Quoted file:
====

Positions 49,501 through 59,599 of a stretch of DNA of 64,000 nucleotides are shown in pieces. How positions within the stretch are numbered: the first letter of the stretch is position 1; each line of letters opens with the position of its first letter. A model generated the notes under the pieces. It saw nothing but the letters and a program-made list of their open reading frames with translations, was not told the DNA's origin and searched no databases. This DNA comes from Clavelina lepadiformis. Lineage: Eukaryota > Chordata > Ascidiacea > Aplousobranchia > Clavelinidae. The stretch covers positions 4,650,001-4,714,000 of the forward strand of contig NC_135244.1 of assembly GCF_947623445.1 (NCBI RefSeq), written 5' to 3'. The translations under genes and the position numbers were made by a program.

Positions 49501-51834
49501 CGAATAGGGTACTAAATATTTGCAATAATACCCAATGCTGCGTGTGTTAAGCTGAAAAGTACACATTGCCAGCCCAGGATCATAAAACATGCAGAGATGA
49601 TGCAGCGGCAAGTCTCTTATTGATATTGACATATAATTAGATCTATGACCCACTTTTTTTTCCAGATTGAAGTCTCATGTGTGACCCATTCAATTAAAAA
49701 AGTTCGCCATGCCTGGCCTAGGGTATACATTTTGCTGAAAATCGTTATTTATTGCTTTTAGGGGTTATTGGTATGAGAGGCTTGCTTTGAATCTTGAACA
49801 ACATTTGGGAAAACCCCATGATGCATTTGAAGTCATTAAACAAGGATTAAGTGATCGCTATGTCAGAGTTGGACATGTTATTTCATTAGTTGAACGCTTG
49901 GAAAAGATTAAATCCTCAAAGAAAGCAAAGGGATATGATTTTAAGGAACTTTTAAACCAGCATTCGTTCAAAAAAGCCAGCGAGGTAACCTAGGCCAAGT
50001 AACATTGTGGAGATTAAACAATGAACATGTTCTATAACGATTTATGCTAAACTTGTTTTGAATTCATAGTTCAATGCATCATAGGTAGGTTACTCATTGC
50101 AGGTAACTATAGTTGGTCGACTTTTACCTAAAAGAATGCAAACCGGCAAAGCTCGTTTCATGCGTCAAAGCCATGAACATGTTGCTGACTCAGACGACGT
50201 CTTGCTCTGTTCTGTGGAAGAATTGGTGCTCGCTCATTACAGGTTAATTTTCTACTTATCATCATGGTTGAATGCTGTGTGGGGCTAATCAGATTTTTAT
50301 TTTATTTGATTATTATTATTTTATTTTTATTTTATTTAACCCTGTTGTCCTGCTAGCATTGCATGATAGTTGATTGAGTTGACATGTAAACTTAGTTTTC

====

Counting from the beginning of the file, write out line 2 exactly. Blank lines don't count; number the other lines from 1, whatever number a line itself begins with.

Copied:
Positions 49501-51834